At a Wednesday preview of “Star Trek Beyond,” which opens Friday, I stayed through the end of the closing credits, where I saw a familiar name: Jeff Bezos, the Amazon.com founder and owner of The Washington Post, who was listed as playing a “Starfleet Official.”
At the end of my interview Thursday with co-writer Doug Jung, he shed some light on Bezos’s appearance: “I remember that day when we shot, he was in a ton of alien makeup. I remember hearing him say, ‘This is so great.’ … I just got a big kick out of that.”
Jung continued: “Someone like Jeff Bezos — where you’re like — you imagine the world is his oyster. But he got such a thrill out of something that was a day or half a day on set. It was great.”
On Thursday, the actor John Cho, who plays Sulu, joked with The Post’s Comic Riffs about Bezos’s appearance, and whether Cho ever actually got close enough to meet the billionaire actor-for-a-day.
“Beyond” director Justin Lin told the Associated Press that it was like a presidential visit the day Bezos was on set. Producer J.J. Abrams reportedly thought it was “funny,” while Chris Pine, who plays Capt. Kirk, told the AP: “I had no idea who he was. Not a clue.”
Bezos has long been known to be a proud “Star Trek” fan, and his appearance in the 13th “Star Trek” film points back to a boyhood passion.
In May, while on stage for an interview at The Post-sponsored Transformers technology conference, Bezos told the newspaper’s executive editor, Martin Baron — who himself was portrayed by Liev Schreiber in “Spotlight” — that he was a fan of the original 1960s TV series as a boy, and that “Star Trek” even inspired Alexa/Echo, Amazon’s robotic voice-recognition assistant.
“Our vision was, in the long term, it would become the ‘Star Trek’ computer,” Bezos said, confirming that the science-fiction franchise created by Gene Roddenberry was the original inspiration for the technology. “You could ask it anything, and ask it to do things for you — ask it to find things for you — and it would be easy to converse with, in a very natural way.”
“We, as humanity, as a civilization, as a technological civilization, are still quite a ways away from being able to be as magical and amazing as the ‘Star Trek’ computer, ” Bezos continued. “We still have a couple of centuries [before when ‘Star Trek’ is set]. I don’t think we’ll need that much time, actually.”
When Baron asked how often “Star Trek” has served as inspiration, Bezos reflected on his childhood. “When I was in fourth grade, we would — me and my friends Dean and Kyle, who lived next door, a couple houses down in Houston, Texas — play Star Trek almost every day. And we would fight over who got to be Captain Kirk or Spock or — and somebody usually played the computer, too. And you know, it actually was very fun. We made little cardboard phasers and cardboard tricorders and, you know — good days.”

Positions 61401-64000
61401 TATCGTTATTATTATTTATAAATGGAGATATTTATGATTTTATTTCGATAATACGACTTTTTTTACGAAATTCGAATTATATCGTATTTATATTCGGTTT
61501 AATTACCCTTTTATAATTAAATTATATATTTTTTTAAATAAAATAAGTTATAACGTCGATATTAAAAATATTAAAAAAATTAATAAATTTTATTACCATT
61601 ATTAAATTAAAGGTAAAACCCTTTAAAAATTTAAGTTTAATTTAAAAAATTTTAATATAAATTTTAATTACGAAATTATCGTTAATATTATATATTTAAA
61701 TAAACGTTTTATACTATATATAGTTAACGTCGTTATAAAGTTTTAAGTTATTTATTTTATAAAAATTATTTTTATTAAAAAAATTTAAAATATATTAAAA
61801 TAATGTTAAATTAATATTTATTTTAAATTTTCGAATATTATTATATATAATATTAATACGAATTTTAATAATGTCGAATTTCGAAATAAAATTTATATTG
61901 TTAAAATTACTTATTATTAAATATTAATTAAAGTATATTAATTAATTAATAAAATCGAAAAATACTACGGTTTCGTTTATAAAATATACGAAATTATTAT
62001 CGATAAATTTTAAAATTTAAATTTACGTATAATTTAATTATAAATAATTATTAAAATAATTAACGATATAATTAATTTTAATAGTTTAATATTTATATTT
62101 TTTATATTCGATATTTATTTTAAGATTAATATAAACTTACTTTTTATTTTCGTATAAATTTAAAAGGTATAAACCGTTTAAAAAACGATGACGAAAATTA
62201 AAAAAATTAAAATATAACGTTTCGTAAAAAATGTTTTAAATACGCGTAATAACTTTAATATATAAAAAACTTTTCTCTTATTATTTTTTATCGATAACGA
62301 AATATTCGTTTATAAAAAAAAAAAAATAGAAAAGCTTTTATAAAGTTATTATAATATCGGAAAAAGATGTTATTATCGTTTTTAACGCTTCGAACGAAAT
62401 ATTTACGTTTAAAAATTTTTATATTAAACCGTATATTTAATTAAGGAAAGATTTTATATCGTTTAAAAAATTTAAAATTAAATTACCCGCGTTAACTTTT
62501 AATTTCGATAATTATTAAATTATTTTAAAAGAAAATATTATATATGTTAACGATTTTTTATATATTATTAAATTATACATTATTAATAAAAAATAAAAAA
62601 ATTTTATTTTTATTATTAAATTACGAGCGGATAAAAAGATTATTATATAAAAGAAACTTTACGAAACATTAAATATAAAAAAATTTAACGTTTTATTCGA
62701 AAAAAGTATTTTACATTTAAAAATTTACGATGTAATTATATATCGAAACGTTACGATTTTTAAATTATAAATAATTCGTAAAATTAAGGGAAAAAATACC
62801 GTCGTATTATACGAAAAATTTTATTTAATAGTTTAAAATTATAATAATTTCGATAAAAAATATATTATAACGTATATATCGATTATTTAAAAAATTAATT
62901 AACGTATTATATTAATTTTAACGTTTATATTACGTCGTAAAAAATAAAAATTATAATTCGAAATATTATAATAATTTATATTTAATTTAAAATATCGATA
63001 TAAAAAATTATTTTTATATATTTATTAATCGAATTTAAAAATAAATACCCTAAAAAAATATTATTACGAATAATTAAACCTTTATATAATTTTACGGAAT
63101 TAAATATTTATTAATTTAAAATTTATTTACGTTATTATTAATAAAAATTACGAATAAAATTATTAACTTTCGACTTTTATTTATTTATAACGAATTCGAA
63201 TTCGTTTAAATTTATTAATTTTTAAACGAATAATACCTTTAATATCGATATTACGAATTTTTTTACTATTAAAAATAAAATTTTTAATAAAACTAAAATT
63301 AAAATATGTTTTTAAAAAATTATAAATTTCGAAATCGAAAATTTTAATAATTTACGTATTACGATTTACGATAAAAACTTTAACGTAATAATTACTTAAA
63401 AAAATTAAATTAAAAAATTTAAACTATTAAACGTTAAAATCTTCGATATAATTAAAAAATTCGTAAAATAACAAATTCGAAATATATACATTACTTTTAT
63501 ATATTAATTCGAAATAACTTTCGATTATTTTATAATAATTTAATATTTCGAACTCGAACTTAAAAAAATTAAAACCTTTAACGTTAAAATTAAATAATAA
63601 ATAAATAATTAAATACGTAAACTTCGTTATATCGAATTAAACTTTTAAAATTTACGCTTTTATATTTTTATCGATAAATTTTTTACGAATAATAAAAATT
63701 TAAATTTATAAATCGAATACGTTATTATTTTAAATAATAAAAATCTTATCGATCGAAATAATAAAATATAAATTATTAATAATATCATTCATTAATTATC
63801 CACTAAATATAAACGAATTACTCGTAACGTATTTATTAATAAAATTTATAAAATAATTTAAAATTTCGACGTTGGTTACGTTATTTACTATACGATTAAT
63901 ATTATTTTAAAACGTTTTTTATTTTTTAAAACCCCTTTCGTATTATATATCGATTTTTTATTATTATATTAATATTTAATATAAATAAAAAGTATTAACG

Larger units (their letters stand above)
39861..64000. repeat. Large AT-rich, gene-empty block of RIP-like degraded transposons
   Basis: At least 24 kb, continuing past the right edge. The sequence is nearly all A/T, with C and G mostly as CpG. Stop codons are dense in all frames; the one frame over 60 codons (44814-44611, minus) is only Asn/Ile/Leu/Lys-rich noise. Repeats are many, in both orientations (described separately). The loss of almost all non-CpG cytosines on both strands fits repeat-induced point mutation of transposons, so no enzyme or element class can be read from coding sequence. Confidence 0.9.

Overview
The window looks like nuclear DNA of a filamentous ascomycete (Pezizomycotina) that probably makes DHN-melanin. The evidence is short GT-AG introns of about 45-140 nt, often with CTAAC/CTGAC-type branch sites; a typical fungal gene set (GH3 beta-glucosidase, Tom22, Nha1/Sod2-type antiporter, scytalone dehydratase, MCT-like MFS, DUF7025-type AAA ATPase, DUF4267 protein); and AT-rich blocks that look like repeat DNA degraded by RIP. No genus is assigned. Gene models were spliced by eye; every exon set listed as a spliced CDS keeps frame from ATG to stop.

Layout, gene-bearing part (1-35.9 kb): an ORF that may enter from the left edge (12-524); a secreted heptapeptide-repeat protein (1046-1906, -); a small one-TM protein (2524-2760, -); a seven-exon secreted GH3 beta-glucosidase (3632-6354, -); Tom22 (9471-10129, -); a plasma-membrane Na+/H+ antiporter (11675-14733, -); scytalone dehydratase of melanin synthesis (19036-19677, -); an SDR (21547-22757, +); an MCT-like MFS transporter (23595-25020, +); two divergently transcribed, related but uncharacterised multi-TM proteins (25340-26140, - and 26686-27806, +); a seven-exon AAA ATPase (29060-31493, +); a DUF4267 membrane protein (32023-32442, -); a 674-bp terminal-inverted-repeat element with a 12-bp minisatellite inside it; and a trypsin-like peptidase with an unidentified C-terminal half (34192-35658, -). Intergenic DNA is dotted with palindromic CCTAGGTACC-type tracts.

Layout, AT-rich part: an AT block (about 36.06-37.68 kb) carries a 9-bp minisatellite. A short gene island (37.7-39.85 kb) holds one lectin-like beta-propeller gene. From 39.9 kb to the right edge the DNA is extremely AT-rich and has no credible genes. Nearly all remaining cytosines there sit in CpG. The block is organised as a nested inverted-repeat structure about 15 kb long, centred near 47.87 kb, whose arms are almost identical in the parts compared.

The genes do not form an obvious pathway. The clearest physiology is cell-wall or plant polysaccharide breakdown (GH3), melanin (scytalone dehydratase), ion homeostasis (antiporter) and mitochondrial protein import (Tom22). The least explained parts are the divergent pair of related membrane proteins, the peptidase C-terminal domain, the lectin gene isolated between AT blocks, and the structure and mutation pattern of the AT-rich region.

Bezos has previously said that when he didn’t get to play Kirk or Spock, he would choose to play the role of the computer over a flesh-and-blood character. He also reportedly liked to play an early “Star Trek” game on a computer. (Bezos was born in 1964, which was when Roddenberry was first birthing his proposal for “Star Trek.”)
Bezos has saluted “Star Trek” in various ways. At the offices of his space exploration company Blue Origin, near the Seattle-Tacoma airport, there is a model of the starship Enterprise. He has reportedly named a pet dog after the early ’90s Star Trek character Kamala. And in 2014, when Bezos took the ALS Ice Bucket Challenge, he publicly challenged “Star Trek” actors William Shatner, Patrick Stewart and George Takei to participate next. Days later, Takei prominently decided to do so.
With his “bucket list” role in “Star Trek Beyond” — part of which is set on a pristine, gyroscopic Federation starbase — Bezos arguably can claim a unique distinction: He may be the franchise’s first on-screen space colonist who hopes, in real life, to build a space colony.
Jung said that he enjoyed having Bezos around for the shoot, even if the actor only got a few words of dialogue. “It’s great fun whenever you have people like that [on set], who unexpectedly end up being huge Trekkies.”
[This post has been updated with the image from “Star Trek Beyond."]
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